FBI Director Admits Investigation Of Trump’s Russia Connections
But don't expect many details anytime soon, James Comey said at House Intelligence Committee hearing
The FBI is indeed investigating Donald Trump’s 2016 presidential campaign for possible ties to the Russian government, director James Comey said Monday.
Comey confirmed the investigation at a dramatic House Intelligence Committee hearing, set to address the lengths to which Russian intelligence service meddled in the U.S. presidential election. A joint report between the FBI, the National Security Agency, and the Central Intelligence Agency previously agreed that Russia conducted an influence campaign to support Trump over rival Hillary Clinton.
In his opening remarks, before being asked any questions by members of the intelligence committee, Comey said he would take the unusual step of admitting an ongoing investigation into classified matters.
“Our practice is not to confirm the existence of ongoing investigations, especially those investigations that involve classified matters, but in unusual circumstances, when it is in the public interest, it may be appropriate to do so,” he said.
“I have been authorized by the Department of Justice to confirm that the FBI, as part of our counterintelligence mission, is investigating the Russian government’s efforts to interfere in the 2016 presidential election. And that includes investigations the nature of any links between individuals associated with the Trump campaign and the Russian government and whether there was any coordination between the campaign and Russia’s efforts.”
The extent, if any, to which Trump’s campaign actively coordinated with Russian government agents is unknown. But a number of Trump advisors and members of his campaign have had connections to the Russian government exposed, including former foreign policy advisor Carter Page, former campaign chairman Paul Manafort, and former national security advisor Michael Flynn.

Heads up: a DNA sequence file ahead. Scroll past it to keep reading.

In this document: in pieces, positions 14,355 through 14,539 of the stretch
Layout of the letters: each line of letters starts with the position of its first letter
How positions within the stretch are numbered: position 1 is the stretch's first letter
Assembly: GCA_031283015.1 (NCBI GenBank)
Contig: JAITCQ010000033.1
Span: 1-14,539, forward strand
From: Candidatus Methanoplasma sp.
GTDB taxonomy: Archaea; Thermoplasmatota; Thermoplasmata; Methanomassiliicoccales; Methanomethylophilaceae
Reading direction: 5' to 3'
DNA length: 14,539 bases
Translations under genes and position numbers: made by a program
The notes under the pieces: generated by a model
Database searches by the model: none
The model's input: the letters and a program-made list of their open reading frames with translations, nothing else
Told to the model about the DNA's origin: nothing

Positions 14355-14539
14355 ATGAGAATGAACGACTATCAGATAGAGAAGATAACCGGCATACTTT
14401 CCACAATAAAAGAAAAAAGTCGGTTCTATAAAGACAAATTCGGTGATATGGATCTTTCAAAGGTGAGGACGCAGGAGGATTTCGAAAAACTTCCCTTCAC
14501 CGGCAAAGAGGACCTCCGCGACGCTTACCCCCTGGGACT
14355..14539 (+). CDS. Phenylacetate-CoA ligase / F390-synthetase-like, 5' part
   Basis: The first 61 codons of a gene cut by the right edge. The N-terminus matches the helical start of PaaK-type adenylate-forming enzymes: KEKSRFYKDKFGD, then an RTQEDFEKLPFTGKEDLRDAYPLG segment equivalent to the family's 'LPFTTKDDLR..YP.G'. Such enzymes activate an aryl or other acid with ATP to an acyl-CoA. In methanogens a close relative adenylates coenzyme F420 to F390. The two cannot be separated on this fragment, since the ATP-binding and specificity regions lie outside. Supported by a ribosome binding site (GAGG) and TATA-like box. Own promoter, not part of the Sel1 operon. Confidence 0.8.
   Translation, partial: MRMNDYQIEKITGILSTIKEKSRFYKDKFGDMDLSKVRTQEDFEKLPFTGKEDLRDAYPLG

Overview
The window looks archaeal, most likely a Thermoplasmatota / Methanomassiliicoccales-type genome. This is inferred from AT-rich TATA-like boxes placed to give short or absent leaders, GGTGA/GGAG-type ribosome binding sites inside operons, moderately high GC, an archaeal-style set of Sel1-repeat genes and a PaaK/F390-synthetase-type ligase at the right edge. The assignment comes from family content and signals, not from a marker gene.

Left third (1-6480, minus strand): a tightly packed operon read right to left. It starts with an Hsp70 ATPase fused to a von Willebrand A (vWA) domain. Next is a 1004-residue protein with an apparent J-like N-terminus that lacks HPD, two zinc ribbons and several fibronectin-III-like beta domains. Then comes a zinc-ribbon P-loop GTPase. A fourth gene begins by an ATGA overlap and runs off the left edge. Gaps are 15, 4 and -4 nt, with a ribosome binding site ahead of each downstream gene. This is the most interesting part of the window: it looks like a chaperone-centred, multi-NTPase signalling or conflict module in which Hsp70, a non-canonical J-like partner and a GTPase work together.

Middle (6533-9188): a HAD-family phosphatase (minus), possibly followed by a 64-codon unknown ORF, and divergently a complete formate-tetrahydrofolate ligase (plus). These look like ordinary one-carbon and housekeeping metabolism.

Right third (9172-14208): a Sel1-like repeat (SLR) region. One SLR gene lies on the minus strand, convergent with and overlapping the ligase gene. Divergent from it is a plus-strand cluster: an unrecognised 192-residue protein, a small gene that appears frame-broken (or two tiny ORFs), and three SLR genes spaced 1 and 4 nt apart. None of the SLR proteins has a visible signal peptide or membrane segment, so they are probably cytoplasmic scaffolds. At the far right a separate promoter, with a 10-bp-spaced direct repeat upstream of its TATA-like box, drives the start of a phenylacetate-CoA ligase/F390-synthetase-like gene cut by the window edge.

In the spring of 2016, during the campaign, hackers broke into Democratic National Committee servers and stole huge batches of emails and other documents, which soon were released by a mysterious online character named Guccifer 2.0, who in turn announced plans to give those files to WikiLeaks, which soon released them following its usual policy of declining to name its source.
Several press outlets, including Vocativ, found aspects of Guccifer 2.0’s story didn’t add up and concluded it was a likely Russian government operation, a conclusion the U.S. Director of National Intelligence made in an October press release. Trump associate Roger Stone has reportedly also admitted to coordination of Guccifer 2.0, though he has claimed to have not understood the character was an extension of the Russian government.
Trump himself has repeatedly praised Russian president Vladimir Putin, a leader that oversees a country in which journalists, opposition politicians, and gay citizens are regularly murdered. At the same time, Trump has alienated leaders of traditional U.S. allies like Australia, Mexico, and Germany. In 2016, at the Trump campaign’s urging, the Republican National Committee made a surprise about-face on a major policy, softening its opposition to Russia’s presence in eastern Ukraine.
In his remarks, Comey stressed how little he is able to say, and cautioned against expecting the results of the investigation any time soon.
“As with any counterintelligence investigation, this will also include an assessment whether any crimes were committed,” he said. “Because it is an open, ongoing investigation, and is classified, I cannot say more about what we are doing and whose conduct we are examining.”
“This work is very complex and there is no way for me to give you a timetable as to when it will be done.”
Clapper and NSA head Michael Rogers did put to rest one theory of Russian interference, however. Agreeing with both individual U.S. states and voting experts around the country, they both agreed there’s no evidence Russia or any other agency fraudulently changed U.S. vote totals.